Review: Thinner Than Water at Big Idea Theatre

Unresolved conflict is one of the primary causes of “hanger” (hungry anger).

Unresolved conflict is one of the primary causes of “hanger” (hungry anger).

Photo courtesy of Yarcenia Garcia

Showtimes: Thu 8pm, Fri 8pm, Sat 8pm; Through 8/30; $12-$18; Big Idea Theatre, 1616 Del Paso Blvd.; (916) 960-3036;
Rated 4.0

A father’s impending death brings together a simmering stew of sibling resentments in Melissa Ross’ Thinner Than Water, now playing at Big Idea Theatre. Three half-siblings are forced to figure out their relationships with their dad, with each other and with other characters swirling about in their lives.

Right from the start, it’s clear that Dad wasn’t the best father around: Eldest daughter Renee refers to him as “a shitty human being” while youngest daughter Cassie describes him as “a cockroach on a toilet.” The familial relationship each sibling has with each other is rather tenuous, with their only common connection being their ne’er-do-well dad.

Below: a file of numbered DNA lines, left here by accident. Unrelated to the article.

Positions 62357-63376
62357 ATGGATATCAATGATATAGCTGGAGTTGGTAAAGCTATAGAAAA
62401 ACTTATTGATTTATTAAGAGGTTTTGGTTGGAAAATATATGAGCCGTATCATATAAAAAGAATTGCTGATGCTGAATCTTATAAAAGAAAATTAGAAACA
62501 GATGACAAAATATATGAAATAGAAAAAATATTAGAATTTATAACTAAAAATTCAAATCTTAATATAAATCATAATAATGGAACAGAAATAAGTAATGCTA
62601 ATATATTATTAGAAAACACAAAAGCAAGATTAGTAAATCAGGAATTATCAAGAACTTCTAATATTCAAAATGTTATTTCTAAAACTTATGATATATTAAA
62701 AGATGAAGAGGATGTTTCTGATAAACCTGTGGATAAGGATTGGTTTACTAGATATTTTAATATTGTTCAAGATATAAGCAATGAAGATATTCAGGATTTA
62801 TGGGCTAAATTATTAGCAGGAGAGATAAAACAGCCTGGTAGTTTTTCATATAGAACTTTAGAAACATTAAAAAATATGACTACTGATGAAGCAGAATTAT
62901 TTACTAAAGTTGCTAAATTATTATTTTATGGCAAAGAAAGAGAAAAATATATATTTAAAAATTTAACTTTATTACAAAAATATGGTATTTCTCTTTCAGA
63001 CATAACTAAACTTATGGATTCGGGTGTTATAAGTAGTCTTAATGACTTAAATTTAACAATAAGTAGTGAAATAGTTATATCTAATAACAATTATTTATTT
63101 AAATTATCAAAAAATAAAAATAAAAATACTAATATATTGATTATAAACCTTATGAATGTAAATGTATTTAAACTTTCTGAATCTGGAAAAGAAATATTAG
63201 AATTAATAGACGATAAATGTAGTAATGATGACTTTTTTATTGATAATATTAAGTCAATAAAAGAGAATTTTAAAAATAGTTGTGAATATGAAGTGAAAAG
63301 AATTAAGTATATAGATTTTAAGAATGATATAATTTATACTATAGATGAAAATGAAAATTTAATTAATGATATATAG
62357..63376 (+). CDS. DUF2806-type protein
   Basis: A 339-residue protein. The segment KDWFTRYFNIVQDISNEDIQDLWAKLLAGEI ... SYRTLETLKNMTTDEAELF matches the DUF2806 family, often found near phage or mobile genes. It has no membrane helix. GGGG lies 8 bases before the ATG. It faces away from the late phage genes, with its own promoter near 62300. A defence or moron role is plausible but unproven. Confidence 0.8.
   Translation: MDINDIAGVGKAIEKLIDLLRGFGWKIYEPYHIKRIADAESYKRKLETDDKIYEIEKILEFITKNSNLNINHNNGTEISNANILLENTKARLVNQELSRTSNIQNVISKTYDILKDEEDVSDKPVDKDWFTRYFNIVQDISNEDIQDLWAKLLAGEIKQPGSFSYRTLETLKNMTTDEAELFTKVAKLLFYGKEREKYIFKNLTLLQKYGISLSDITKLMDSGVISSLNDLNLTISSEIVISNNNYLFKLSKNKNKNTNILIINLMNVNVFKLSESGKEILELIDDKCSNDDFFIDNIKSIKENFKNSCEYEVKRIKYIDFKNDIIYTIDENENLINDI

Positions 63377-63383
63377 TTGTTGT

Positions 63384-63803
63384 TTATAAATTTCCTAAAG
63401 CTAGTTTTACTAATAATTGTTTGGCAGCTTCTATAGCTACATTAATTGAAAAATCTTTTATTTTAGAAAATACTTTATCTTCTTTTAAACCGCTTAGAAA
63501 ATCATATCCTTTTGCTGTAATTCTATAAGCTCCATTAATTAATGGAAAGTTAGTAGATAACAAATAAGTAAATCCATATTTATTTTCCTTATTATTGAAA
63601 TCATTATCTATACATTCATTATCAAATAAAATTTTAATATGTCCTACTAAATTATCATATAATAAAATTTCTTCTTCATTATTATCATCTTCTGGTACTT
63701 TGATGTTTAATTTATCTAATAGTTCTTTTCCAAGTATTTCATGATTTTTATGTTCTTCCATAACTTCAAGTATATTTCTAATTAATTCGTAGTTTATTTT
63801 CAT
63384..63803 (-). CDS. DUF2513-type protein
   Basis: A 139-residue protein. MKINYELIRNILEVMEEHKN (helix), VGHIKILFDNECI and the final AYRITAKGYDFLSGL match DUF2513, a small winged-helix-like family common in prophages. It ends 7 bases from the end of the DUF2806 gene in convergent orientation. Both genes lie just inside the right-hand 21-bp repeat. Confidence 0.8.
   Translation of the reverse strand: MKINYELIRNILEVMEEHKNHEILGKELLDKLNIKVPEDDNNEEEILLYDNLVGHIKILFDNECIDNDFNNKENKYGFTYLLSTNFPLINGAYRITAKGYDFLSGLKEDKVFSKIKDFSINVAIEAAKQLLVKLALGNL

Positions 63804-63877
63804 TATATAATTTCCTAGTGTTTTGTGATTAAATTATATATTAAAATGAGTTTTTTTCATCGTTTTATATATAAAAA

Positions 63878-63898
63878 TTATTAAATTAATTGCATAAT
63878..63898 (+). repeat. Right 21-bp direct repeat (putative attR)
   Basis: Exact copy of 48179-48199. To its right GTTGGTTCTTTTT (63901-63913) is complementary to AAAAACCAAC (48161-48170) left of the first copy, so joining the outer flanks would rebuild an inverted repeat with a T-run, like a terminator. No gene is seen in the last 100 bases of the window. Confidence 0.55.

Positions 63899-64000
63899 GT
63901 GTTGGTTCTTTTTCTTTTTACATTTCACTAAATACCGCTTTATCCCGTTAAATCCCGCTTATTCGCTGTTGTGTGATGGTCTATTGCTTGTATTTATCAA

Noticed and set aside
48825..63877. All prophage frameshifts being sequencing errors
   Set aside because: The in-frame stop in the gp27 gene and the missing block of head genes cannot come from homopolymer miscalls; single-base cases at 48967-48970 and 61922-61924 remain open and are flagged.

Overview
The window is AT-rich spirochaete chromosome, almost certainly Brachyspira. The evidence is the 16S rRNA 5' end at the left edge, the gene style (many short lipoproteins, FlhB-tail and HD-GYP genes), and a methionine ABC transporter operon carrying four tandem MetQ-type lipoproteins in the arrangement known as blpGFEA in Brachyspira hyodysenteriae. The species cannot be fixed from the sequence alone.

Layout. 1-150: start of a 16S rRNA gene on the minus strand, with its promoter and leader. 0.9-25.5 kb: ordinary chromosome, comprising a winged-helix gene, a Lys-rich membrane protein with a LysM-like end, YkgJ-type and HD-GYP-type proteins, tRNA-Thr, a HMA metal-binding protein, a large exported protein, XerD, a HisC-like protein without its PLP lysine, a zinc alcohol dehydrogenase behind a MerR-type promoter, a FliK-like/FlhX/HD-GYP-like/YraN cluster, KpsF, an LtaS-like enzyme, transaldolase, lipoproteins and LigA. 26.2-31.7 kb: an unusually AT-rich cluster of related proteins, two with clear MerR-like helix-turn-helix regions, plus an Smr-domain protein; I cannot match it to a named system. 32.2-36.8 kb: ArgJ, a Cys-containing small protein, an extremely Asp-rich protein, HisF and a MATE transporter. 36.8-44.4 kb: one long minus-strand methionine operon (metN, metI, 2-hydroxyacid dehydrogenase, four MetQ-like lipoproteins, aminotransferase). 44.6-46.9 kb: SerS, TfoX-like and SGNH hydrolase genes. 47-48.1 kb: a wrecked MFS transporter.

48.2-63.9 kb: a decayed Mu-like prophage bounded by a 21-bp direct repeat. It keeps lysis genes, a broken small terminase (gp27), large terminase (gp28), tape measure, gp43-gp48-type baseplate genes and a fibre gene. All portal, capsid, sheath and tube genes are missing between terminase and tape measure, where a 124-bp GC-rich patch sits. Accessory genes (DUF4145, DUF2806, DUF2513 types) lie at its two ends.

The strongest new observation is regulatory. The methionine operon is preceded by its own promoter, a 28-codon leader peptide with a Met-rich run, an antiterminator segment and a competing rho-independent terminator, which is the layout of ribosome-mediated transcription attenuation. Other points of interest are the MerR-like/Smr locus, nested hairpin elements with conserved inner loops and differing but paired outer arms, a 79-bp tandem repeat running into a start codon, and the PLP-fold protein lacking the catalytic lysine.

The emphasis in the first half of the play is on the dysfunctionality of the siblings, as well as their self-defined relationship roles—bitter bossy big sister Renee (Laura Kaya), middle maturity-stunted son Gary (Chris Scarberry) and forever flaky little sister Cassie (Kaley Saari). The second half fleshes out the struggles of Dad’s current wife Gwen (BJ Nash) and her relationship with Renee.

The talented cast works well together, incorporating their characters’ different personalities and approaches to life. Kaya and Nash convincingly embody their characters with help from a playwright who digs deeper in the portrayals and relationships of these two wounded souls.

All in all, Thinner Than Water is an interesting exploration of the bonds of blood, and whether they’re worth keeping if they weigh you down like a ton of bricks.